Zane’s flight plan took them to a small, grubby-looking space station in a nearby system. It certainly didn’t look like much. In fact, it looked like it was one thrown rock away from depressurizing and collapsing into the nearest atmosphere.
There were a couple hundred moons in the galaxy with a very similar look to this one. Before the advancement of terraforming technology, comapnies would dome small satellites near the target planet, creating a self-sustaining atmosphere for their workers to live on for the few years it took to make a planet hospitable. They would shuttle workers to the surface, and at the end of their shift they would be shuttled back home.
Now, however it was no longer required to have such a large work force until the planet was already sustainable. Which meant moons like this one were a dying breed. This one seemed to still have a semblance of community and economy, as Zane dropped them into a spaceport near a shopping center.
“I never thought I would come to a place that made my old neighborhood look upscale,” said Mari as she took in the sights.
“Good place to lie low,” said Zane.
Ash checked briefly over the hatch door. Maybe before they left this world they could fix the release he’d shot off. “Alright, let’s get moving then,” he said “Where are we heading?”
“This way,” said Zane, gesturing. That seemed to be all he was inclined to say, so they simply followed him, going past a couple food kiosks.
Finally, Zane diverted them to an alley between a takeout place and a dingy looking electronics store.
Jayna looked down as she saw something crawling around in an old cardboard delivery box. “You know, I’m starting to trust your gut a lot less than normal, Zane.”
“You’ll see,” he said. There was a large trash receptacle. He knocked on it a few times.
“…does your friend live in the trash?” said Mari. Zane said nothing.
After a moment, a small hatch in the front of the bin opened up, revealing a speaker.
“Recognition system online,” said a small, tinny voice from it. “Input access code.”
Then it beeped.
Zane’s face scrunched up a moment as he thought of something, then he counted something off on his fingers. Then he leaned into the speaker, and spoke in a loud, clear voice.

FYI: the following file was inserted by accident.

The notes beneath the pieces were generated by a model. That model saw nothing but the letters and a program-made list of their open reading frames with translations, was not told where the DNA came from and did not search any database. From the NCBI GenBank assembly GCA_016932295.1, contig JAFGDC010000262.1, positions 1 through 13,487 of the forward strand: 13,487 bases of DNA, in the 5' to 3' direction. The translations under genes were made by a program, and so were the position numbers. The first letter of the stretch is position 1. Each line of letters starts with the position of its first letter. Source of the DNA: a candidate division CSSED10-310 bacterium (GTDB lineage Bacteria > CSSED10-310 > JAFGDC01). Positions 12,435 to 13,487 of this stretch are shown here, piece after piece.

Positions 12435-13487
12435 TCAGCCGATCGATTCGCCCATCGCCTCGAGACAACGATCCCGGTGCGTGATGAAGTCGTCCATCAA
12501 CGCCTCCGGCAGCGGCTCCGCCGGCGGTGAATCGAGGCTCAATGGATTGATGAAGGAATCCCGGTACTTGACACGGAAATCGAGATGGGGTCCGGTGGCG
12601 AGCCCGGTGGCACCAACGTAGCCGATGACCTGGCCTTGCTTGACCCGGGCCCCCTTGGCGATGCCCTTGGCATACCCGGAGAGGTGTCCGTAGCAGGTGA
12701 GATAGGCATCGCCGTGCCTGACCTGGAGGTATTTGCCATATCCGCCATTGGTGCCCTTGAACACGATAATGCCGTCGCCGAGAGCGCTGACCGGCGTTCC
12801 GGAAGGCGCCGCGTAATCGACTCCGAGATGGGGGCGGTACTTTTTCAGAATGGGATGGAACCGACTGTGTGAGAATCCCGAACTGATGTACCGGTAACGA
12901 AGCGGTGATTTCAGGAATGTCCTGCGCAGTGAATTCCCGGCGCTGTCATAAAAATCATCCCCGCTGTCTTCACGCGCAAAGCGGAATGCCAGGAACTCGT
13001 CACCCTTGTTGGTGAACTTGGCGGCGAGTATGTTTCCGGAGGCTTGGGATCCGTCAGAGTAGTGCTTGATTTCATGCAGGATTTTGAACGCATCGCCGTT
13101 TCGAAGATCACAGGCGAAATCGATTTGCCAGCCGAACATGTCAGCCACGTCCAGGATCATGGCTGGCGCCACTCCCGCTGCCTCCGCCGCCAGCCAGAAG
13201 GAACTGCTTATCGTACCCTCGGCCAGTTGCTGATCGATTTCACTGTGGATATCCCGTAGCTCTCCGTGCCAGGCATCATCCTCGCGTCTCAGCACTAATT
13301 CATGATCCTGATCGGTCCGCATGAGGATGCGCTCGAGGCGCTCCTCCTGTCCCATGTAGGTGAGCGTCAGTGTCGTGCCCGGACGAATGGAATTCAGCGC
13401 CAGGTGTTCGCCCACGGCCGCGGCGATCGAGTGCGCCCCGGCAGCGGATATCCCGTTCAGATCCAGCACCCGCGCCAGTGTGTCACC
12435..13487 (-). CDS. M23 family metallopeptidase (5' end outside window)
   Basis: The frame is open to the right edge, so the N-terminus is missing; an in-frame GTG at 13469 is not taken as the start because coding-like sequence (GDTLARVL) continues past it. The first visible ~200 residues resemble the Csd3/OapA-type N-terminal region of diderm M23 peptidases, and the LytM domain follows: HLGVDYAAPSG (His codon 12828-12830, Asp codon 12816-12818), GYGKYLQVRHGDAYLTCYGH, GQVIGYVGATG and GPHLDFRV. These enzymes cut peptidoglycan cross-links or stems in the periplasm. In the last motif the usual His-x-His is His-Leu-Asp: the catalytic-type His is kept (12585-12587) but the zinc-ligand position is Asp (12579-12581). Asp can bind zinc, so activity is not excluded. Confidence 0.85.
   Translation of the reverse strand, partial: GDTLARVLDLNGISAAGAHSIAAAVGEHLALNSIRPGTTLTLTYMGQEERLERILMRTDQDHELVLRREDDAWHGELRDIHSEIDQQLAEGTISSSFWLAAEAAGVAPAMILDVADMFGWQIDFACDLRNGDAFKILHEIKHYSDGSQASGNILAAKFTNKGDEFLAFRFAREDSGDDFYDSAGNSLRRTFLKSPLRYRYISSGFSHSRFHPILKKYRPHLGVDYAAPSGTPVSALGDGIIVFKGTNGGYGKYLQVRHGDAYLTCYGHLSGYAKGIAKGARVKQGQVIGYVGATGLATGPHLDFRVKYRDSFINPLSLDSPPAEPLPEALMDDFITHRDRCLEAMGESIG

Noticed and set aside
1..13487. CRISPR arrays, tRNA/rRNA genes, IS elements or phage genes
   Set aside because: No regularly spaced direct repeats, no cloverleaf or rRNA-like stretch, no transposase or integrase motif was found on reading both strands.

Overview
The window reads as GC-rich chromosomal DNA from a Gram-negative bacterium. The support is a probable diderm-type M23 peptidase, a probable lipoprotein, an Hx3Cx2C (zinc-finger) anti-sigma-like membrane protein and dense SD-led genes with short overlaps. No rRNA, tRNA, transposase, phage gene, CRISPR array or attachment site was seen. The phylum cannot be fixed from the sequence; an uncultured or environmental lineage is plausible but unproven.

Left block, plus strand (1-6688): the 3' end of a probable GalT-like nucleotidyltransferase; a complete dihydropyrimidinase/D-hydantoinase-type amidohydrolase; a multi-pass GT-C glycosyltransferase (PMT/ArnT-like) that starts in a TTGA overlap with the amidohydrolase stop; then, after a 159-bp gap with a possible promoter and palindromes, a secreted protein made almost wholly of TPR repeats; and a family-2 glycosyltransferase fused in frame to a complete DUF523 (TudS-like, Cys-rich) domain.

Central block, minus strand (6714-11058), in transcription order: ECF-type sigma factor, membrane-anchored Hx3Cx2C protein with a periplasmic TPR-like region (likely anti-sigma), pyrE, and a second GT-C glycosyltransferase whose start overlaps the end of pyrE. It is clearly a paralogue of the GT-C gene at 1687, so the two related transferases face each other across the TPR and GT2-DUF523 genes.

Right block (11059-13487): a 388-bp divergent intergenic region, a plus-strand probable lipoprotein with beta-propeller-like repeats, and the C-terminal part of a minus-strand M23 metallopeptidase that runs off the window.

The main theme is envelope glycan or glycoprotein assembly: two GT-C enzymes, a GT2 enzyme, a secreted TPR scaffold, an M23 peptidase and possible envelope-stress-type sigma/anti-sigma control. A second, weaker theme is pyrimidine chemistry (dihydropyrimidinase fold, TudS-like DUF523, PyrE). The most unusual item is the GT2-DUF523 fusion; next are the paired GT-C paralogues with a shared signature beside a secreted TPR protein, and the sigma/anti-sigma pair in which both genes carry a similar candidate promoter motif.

“Caveat. Tunisia. Bolshevik. Fructose.”
There was another tone. Then the wall next to the bin opened up, revealing a small elevator.
They got into the elevator, Jayna having to squat a bit as she looked about, confused. The lights flickered once, and then a chime sounded, as they moved down.
“What was that?” Mari asked.
“Probably her codes resetting. It’s new every week,” Zane said, looking up at the roof of the elevator.
They slowly crept down into the bowels of the station, and maybe even deeper. Until, finally, it dinged again, and it opened up, into a simple chamber of grey metal, and a large door that looked too much like an airlock for anybody’s comfort.
“Step through and wait for the next door to open,” a computerized female voice instructed over the intercom system.
“Just play along,” Zane said, holding his hands out as he stood in the middle of the room. The other three joined them. The elevator closed, and they were all blasted with a cool mist that only stung the eyes a little bit.
“What the hell is happening?’ said Ash, covering his eyes.
“We’ve just been decontaminated,” said Mari. “Am I right?”
“Huh, it used to burn a lot more,” Zane said, and then nodded. “Yeah… pretty much,” he said, and then the next door opened with a hiss.
“Right, now, some ground rules,” said Zane. “Keep your voices down. Answer anything you’re asked as honestly as you can. And don’t touch anything. I mean it.”
The room ahead was dimly lit… at least, on one side. It smelled of industrial-strength disinfectant and not much else. On their immediate left and right were rows of shelving covered with knick-knacks, mostly colorful figurines, meticulously arranged. And against the far wall was the biggest source of lighting in the chamber.
Almost an entire third of the wall was taken up by monitors and touchscreens, each displaying a different image, surrounding a huge desk covered with various interface devices. Innumerable wires in every imaginable color came out from the desk, some connecting to monitors, some disappearing into the walls. They were all tightly coiled together and banded into neat patterns, each small zip tie carrying an alphanumeric tag.